Look, all the Physical Layer stuff that happens in your story (the Events) – the characters, their dialogue, what things look like, the world around them, their conflict, the situation, their mothers, etc., all the things that make up your “story” – are totally worthless. They don’t matter. Well, they do (especially your mother). But that’s the rub. They matter because your Physical Layer elements have to be interesting and make your story feel unique and keep the reader reading. But they DON’T matter when it comes to whether the reader feels your story was good or bad.

In other words, if you create an amazingly written story of a young farm boy who saves the universe by blowing up a Death Star you will fail to please the reader every single time. However, if you create the same story, but force the reader to consume a humanizing message they can apply to their own life through the transformation of that young farm boy, they will sing your praises to the heavens.

The point most new writers miss is that stories are not about the characters in the story. Stories are about the person reading the story. If you are concerned only about the events of your story (the Physical Layer) you are focusing on the wrong thing. You are looking in the wrong direction. You are paying attention to the stuff in the story, and not concerning yourself with the only thing that actually matters – the person reading the story. Remember, readers are your customers. Any business that fails to pay attention to their customers goes out of business.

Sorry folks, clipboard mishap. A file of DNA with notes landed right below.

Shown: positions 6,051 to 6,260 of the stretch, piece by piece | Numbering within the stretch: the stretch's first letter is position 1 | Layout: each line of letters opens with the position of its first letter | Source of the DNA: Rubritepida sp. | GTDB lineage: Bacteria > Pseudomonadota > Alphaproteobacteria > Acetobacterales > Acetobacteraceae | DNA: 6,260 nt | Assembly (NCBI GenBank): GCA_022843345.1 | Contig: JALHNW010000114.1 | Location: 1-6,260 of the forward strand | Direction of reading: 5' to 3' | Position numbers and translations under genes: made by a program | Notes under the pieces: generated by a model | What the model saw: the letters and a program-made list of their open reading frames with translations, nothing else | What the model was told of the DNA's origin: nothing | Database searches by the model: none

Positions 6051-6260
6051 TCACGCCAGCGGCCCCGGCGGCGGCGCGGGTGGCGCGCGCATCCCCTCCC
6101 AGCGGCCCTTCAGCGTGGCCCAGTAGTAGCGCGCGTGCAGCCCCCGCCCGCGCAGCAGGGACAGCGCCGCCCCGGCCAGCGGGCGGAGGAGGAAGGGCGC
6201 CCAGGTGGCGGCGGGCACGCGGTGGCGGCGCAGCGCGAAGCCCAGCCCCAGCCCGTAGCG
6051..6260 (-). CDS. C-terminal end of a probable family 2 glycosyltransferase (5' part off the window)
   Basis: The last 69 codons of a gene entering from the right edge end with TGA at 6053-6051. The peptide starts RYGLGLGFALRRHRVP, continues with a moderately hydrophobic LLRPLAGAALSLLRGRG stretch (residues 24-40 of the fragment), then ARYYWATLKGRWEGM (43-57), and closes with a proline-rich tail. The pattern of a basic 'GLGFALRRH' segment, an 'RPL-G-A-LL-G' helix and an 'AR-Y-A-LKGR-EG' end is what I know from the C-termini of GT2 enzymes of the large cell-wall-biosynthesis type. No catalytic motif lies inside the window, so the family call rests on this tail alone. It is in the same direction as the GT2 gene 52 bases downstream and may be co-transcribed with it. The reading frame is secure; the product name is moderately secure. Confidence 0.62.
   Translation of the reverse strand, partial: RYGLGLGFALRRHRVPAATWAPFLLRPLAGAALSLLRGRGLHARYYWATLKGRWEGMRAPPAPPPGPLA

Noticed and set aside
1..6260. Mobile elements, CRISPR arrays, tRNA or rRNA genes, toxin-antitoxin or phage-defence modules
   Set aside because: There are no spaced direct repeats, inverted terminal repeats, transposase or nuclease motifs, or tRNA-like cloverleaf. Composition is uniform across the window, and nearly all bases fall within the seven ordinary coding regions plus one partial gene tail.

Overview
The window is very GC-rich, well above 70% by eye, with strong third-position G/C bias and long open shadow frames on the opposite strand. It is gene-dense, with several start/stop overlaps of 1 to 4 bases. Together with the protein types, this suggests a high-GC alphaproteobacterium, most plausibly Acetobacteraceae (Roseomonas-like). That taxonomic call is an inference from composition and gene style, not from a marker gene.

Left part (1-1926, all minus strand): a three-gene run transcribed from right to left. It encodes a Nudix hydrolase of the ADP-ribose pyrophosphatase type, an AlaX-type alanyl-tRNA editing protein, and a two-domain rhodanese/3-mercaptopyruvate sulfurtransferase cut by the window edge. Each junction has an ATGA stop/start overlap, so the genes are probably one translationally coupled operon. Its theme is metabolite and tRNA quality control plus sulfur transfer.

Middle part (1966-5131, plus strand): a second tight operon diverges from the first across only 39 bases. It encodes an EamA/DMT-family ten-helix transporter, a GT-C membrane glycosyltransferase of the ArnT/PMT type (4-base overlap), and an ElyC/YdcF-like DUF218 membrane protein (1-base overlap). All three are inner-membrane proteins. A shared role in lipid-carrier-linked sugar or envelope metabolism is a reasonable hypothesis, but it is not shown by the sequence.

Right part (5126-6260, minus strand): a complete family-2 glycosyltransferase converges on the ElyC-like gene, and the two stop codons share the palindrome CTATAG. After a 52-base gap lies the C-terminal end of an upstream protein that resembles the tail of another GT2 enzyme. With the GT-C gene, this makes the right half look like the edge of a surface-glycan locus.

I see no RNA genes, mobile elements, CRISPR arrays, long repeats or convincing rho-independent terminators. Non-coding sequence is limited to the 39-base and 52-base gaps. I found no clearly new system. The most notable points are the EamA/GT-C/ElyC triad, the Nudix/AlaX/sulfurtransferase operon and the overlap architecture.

Themes are complex, and not something I have time to fully describe here in a Blog. If you want to read 12,000 words of me describing them, pick up a copy of my Dynamic Story Creation here. Still, the basics of what you need to do to get your Theme into your story are:

  1. Set benchmarks of what your character loves, is about to lose (State of Perfection) or has already lost (State of Imperfection), so the reader understands and cares about the character’s plight. (This is Physical Layer stuff, but starts to build a visceral connection between the reader and the characters.)
  2. Use those benchmarks to make the reader understand and care about why the character will move through the story and attempt to return to some semblance of their State of Perfection. (Again, more Physical Layer stuff, but this is the reason the reader continues to read the story.)
  3. “Transform” the character from someone who cannot achieve their State of Perfection into someone who can. (This is the bridge between the Physical Layer and the Invisible Layer. This is where the Events force the character (and the reader by extension) to deal with the “Human Element” of the Theme.)
  4. Overcoming the Conflict, the question (or choice) of your Theme will unknowingly be consumed by the reader so they not only enjoy the ride (the Physical Layer Events), but walk away with something they can apply to their own lives. (The Invisible Layer happens “because” of the Physical Layer Events.)

None of this is easy. It’s why so many of today’s “published” books piss me off so much. Everyone thinks, “I’ve read a movie and watched a book, so obviously I can write a novel.” Unfortunately, that’s the same thing as thinking you can become a successful open heart surgeon after watching a documentary on open heart surgery. It’s simply not enough, and every “patient” you “operate” on is going to die.

You must study, learn, and understand what creates a good story before you will have any hope of creating a good story. That means having a deep understanding of what a Theme is, why they are so vital to a story, and how to implement them into a story.

You figure out how to turn your attention around, and write stories that affect the READER, and you’ll understand what it means to create good stories.